After successfully diagnosing the patient's condition, a graduating Dentist should be capable of writing a logical and comprehensive treatment plan that systematically addresses the patient's oral healthcare needs. It is important to account for any relevant biological, psychosocial or temporal factors that may impact on the timely delivery of safe and effective patient‐centred care. Nine learning outcomes have been identified within the GED.
Use behaviour and lifestyle analysis, identifying individual risk factors for oral health to develop a comprehensive prevention programme to maintain good oral health
Participate in the prompt and proper referral and coordination of patients with life‐threatening conditions (such as oral cancer) and in situations where their own knowledge and skills are not appropriate enough to provide adequate treatment (eg in relation to orthodontics, oral medicine, implant therapy or in relation to general anaesthesia)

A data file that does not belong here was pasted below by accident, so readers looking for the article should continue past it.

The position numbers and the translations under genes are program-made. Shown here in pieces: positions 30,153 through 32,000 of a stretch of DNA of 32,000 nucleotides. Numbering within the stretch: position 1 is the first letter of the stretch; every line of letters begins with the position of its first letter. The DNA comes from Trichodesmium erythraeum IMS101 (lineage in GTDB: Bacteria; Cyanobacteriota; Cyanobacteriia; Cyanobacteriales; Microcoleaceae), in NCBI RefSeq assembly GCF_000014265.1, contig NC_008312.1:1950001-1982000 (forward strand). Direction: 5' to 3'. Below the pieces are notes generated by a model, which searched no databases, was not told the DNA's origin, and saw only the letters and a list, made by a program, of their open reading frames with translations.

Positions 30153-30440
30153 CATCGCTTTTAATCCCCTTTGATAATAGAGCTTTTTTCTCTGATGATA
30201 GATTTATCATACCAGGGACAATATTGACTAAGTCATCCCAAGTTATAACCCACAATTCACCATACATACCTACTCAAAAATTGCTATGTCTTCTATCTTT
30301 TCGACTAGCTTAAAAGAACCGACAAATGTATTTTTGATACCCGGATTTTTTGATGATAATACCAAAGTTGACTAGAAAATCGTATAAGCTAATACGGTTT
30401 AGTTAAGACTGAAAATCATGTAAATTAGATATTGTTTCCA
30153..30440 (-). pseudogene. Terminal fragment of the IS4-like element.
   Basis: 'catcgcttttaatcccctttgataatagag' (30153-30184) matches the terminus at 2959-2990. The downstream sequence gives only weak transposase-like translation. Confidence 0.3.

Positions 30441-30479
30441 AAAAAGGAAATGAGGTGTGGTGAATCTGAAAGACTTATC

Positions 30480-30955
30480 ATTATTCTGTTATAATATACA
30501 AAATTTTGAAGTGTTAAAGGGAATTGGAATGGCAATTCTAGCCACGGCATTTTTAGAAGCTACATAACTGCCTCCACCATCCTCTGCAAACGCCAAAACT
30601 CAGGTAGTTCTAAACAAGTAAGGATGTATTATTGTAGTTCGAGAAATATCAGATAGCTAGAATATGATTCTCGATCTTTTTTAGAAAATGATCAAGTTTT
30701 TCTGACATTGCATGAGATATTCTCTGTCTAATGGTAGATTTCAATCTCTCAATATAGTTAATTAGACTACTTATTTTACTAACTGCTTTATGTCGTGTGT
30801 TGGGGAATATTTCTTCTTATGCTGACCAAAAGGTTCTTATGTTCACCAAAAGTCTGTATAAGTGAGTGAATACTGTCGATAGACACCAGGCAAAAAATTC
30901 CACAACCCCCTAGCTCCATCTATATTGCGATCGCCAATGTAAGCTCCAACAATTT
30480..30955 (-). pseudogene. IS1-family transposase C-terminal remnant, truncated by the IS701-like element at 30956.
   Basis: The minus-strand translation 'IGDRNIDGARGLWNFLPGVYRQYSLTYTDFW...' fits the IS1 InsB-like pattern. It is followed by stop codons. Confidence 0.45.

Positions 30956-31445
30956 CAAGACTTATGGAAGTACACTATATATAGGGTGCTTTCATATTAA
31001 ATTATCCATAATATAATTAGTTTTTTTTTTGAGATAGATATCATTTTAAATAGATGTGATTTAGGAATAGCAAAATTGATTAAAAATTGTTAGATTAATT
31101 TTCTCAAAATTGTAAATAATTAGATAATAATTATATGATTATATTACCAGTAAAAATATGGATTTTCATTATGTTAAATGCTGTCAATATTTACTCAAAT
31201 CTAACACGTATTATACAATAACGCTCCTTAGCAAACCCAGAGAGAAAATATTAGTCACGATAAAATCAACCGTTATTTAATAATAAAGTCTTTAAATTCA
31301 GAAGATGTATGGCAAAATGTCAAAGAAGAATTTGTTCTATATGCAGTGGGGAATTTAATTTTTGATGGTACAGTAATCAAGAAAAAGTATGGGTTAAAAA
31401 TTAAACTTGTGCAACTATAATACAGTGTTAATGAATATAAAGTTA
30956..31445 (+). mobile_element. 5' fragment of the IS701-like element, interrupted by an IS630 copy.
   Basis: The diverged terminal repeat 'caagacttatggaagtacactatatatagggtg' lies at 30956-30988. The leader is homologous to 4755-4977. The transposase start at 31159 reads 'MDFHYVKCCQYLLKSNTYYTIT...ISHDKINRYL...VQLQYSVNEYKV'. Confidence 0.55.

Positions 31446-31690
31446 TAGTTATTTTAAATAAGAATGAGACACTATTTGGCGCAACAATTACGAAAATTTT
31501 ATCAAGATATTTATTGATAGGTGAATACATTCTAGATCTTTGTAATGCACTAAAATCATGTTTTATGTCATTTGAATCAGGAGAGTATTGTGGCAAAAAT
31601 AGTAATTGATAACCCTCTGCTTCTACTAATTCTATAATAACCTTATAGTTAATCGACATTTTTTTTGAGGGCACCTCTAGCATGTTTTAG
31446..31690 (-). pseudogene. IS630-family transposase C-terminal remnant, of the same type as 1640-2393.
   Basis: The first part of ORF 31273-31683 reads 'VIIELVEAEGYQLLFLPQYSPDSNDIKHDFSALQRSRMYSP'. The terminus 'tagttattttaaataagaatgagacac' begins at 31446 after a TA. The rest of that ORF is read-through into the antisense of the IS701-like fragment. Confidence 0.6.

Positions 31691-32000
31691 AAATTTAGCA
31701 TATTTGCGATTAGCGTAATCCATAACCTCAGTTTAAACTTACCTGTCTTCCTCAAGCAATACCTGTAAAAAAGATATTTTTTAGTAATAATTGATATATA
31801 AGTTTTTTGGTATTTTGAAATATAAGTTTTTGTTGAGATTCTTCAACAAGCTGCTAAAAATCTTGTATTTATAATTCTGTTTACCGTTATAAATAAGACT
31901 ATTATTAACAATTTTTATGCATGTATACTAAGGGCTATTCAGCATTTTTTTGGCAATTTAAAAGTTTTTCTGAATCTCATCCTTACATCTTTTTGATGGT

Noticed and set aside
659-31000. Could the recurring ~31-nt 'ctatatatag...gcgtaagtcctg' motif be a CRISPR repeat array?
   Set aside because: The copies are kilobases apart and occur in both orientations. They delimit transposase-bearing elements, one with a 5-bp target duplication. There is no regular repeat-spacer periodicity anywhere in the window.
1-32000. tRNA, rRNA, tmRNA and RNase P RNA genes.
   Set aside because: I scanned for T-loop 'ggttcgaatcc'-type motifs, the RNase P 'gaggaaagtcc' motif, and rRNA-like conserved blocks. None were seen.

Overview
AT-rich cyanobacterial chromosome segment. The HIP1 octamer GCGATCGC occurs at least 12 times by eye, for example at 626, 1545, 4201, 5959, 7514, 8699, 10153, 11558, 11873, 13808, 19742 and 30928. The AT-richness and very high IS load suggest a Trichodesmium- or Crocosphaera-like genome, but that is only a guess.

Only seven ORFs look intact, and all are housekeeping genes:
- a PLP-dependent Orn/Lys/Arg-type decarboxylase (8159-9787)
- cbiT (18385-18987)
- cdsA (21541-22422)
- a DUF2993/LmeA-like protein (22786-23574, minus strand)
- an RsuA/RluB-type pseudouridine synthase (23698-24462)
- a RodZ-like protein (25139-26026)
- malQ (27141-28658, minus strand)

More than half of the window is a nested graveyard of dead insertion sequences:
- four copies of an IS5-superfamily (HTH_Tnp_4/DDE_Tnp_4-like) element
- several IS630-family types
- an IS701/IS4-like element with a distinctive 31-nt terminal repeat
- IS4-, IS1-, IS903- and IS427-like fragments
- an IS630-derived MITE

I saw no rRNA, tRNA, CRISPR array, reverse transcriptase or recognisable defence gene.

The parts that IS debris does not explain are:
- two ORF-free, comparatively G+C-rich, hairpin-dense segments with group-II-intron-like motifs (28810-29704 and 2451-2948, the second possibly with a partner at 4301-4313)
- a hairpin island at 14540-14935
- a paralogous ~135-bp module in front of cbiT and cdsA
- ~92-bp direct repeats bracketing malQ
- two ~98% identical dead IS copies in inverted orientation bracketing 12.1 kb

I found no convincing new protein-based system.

In order to establish the highest standard of oral health, graduating Dentists must be competent to operatively manage dental trauma and disease and to develop appropriate behaviour change with patients. This means communicating effectively with patients at all stages of their lives, including children, adolescents, adults and the ageing population. Current concepts of prevention, risk assessment and treatment should be implemented using materials and techniques that maintain pulp vitality and soft tissue health, and restore tooth form, function and appearance in a way that is acceptable to the patient. For discipline‐specific learning outcomes, educators are encouraged to make reference to existing agreed curricula, published by specialist societies (Table 1). In relation to prescribing, educators are directed to the European Centre for Disease Prevention and Control guidance (ECPDC 2017) and specifically the NICE (National Institute for Health & Care Excellence) guidelines, which has a number of useful associated e‐learning resources on antimicrobial stewardship. This is increasingly important to slow the emergence of antimicrobial resistance and ensure that antimicrobials remain an effective treatment option for infection (NICE 2017).